LINCOLN PARK — A proposal to convert a 120-year-old Lincoln Park church into a seven-story apartment building cleared a key City Council committee Tuesday despite opposition from neighbors.
The city’s Zoning Committee voted to approve the development’s plans, which include renovating the Second Church of Christ Scientist at 2700 N. Pine Grove Ave. by adding a new, seven-story tower with 26 apartments and 30 parking spaces, an attorney for the church said at during the online meeting.
But neighbors in the four-and-a-half-story condominium building across the street from the church opposed the project, claiming it would lower their property values by obscuring west-facing views, exacerbate street traffic on the residential block and demolish the church’s architectural character.
The church’s renovation includes downsizing the building while maintaining the original front, east and west sides of the building, the church’s attorney said.
Behind the church, a seven-story, 26-unit apartment structure will be built with below-ground and ground-level parking spaces.
But Merrill Goozner, a property owner in a building across the street to the east, said the new structure was too big, and that the community needed more time to evaluate the development’s affect on the area before any decision could be made.
“We are asking you to postpone your decision until you receive studies showing how such a project will affect light and shadows on all units east, north and west of the church property,” Goozner said.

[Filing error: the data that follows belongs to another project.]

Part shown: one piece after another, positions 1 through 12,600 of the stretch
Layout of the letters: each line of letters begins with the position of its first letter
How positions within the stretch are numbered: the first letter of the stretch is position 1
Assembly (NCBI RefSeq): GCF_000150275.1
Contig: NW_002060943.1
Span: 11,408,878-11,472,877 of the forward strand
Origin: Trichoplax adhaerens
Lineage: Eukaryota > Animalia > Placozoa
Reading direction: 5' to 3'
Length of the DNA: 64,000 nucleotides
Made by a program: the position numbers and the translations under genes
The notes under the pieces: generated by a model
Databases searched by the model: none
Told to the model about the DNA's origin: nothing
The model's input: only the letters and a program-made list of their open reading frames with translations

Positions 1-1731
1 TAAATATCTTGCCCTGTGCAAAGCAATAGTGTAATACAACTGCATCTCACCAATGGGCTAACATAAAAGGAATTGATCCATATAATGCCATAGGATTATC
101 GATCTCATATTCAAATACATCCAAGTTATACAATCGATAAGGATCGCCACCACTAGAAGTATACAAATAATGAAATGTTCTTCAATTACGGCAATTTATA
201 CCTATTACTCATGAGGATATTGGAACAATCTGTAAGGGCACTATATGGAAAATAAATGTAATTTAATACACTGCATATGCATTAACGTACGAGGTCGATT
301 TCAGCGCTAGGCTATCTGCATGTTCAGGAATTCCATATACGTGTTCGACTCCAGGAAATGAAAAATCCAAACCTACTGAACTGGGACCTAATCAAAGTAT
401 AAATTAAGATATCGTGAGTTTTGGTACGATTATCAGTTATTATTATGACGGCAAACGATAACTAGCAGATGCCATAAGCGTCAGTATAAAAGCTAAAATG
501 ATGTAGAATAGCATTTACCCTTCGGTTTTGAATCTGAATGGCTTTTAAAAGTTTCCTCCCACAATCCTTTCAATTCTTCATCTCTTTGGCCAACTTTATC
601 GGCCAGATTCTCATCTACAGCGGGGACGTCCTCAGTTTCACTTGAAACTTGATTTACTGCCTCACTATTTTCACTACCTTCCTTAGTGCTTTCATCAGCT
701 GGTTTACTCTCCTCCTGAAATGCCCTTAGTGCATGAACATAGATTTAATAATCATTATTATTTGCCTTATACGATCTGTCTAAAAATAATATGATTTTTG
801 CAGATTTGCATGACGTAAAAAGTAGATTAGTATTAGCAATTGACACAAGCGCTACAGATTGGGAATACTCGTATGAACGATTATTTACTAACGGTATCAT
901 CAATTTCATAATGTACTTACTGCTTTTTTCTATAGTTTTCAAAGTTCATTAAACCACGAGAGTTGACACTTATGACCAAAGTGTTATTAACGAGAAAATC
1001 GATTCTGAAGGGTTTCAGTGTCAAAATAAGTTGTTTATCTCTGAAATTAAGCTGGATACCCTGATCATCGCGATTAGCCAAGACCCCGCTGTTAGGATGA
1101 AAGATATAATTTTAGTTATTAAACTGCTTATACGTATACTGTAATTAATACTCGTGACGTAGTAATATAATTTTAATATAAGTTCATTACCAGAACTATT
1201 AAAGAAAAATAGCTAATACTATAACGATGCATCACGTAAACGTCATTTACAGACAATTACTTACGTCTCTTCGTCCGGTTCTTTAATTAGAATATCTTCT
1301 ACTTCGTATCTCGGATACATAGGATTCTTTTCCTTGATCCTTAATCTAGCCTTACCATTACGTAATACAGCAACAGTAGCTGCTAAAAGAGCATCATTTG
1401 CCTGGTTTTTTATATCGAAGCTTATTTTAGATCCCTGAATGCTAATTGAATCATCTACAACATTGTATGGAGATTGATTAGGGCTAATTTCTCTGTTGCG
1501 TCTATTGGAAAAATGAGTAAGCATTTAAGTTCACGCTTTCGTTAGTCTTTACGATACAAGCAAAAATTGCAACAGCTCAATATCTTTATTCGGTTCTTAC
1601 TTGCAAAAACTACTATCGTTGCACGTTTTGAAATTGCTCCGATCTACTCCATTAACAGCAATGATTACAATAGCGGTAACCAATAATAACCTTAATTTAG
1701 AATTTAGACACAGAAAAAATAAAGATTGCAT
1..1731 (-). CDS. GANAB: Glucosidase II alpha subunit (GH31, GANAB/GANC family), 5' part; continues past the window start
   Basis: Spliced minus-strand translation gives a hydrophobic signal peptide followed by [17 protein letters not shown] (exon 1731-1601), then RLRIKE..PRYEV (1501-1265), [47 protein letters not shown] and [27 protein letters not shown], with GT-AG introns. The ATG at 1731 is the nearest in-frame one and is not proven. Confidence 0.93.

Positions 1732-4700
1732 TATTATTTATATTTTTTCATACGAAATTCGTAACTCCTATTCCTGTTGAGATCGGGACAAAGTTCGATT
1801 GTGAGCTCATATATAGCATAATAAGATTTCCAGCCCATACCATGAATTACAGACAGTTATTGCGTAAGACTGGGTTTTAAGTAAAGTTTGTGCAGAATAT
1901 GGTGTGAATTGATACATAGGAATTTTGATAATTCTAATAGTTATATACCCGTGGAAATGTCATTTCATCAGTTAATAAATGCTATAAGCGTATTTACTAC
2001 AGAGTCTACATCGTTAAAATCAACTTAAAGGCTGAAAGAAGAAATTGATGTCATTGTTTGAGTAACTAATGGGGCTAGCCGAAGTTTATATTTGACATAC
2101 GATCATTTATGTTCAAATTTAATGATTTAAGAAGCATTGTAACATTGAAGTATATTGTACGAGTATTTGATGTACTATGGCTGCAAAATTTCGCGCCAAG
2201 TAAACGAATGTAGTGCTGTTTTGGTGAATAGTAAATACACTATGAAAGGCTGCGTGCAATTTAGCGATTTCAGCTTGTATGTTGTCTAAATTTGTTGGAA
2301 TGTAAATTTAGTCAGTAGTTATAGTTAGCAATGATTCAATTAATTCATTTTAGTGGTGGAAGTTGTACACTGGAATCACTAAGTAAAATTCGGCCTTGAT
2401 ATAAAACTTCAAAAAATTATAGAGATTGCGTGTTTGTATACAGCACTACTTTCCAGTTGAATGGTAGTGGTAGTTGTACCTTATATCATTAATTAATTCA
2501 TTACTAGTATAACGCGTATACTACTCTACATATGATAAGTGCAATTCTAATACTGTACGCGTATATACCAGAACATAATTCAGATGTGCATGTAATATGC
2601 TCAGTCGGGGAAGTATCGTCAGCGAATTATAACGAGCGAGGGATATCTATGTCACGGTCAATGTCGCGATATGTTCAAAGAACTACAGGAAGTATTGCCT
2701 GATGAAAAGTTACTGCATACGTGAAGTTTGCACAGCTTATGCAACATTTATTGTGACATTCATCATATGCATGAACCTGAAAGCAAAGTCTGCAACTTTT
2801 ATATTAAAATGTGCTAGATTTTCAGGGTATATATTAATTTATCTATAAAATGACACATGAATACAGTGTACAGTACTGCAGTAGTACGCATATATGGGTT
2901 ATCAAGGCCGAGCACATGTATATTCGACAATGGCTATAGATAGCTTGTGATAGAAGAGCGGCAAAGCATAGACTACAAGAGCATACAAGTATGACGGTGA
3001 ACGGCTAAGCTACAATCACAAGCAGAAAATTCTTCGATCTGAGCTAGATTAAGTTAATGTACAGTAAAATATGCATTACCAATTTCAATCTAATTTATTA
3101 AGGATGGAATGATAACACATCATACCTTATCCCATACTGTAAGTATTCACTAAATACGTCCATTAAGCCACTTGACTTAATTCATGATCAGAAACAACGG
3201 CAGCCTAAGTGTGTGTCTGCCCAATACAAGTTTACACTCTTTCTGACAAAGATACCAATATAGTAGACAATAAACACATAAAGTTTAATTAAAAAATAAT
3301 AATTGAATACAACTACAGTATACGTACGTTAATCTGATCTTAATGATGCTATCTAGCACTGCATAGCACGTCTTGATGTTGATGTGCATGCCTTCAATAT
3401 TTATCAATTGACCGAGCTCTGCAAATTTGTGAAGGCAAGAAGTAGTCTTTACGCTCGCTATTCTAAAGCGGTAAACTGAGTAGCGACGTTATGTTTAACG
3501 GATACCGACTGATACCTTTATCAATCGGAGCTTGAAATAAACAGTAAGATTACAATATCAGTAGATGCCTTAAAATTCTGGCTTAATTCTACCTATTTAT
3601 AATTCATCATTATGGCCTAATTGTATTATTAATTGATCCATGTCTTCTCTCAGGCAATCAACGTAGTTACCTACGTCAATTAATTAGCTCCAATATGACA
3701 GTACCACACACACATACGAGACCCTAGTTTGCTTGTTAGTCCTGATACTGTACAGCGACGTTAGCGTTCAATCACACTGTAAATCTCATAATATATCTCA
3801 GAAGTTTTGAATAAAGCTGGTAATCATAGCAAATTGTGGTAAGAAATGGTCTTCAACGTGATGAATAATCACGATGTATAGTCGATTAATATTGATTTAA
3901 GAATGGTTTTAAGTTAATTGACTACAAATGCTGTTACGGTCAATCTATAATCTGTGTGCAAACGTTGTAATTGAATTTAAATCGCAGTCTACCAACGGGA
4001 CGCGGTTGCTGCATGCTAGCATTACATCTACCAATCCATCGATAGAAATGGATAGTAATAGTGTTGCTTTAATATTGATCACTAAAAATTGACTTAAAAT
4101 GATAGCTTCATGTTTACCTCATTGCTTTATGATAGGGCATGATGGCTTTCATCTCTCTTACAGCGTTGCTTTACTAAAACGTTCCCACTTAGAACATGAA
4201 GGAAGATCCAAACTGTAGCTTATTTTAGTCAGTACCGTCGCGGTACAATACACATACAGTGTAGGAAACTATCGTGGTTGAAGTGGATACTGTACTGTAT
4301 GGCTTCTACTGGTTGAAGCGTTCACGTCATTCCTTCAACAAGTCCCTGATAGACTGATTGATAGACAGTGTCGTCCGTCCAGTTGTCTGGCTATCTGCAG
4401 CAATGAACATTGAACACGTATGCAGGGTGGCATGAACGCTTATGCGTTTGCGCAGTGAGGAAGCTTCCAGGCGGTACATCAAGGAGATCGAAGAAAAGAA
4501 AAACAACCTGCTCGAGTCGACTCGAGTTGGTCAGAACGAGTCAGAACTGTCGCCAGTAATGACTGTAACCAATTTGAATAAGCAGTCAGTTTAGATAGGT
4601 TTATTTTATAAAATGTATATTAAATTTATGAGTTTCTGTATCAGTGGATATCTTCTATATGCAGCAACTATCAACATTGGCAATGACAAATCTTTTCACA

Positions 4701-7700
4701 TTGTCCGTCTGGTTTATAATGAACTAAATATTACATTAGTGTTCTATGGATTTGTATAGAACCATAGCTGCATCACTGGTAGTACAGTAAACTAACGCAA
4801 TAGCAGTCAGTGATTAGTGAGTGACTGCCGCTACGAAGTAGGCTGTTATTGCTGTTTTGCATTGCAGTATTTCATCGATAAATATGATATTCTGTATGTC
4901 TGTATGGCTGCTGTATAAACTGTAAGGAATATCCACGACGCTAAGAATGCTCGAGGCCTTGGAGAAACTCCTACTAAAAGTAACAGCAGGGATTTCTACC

He said he was speaking on behalf of six property owners in his building who opposed the current design and had sent a letter of opposition to the Zoning Committee last month.
“In brief, the proposed development will reduce our property values by eliminating our western views and more than half of our daytime sunlight,” Goozner said. “Do to limited setbacks, it will also create a canyon-like atmosphere at street-level.”
Goozner added that Pine Grove Avenue is a “narrow, residential street” that’s already “frequently blocked by commercial vehicles.”
He said adding the 30-space parking lot would exacerbate congestion on the block and that the church’s deal with the city to reserve local street parking for members during church activities would “penalize existing residents.”
Goozner also lamented that the church’s renovation would eliminate its dome and sanctuary, which he said are the building’s main features with “architectural significance.”
Ald. Michele Smith (43rd), whose ward encompasses the church’s site, supported the project, saying the proposal came after a “several-year community process” to finally reach a “good compromise” with its developers.
She added that the church’s congregation has “dwindled” over the years, and it needed to downsize to keep operating. This was the best proposal that supports its smaller scale while still maintaining the church’s architectural features, Smith said.
“The front foyer is going to be retained … and reused for the actual worship area and office area for the church,” Smith said. “What will be lost is the dome of the church because that’s going to be reconfigured into apartments.”
“So from the street level, it won’t be very different,” she added.
All members of the Zoning Committee voted in favor of the renovation, except for Ald. Brian Hopkins (2nd), who didn’t explain the reason for his “no” vote.
Jake Wittich is a Report for America corps member covering Lakeview, Lincoln Park and LGBTQ communities across the city for Block Club Chicago.
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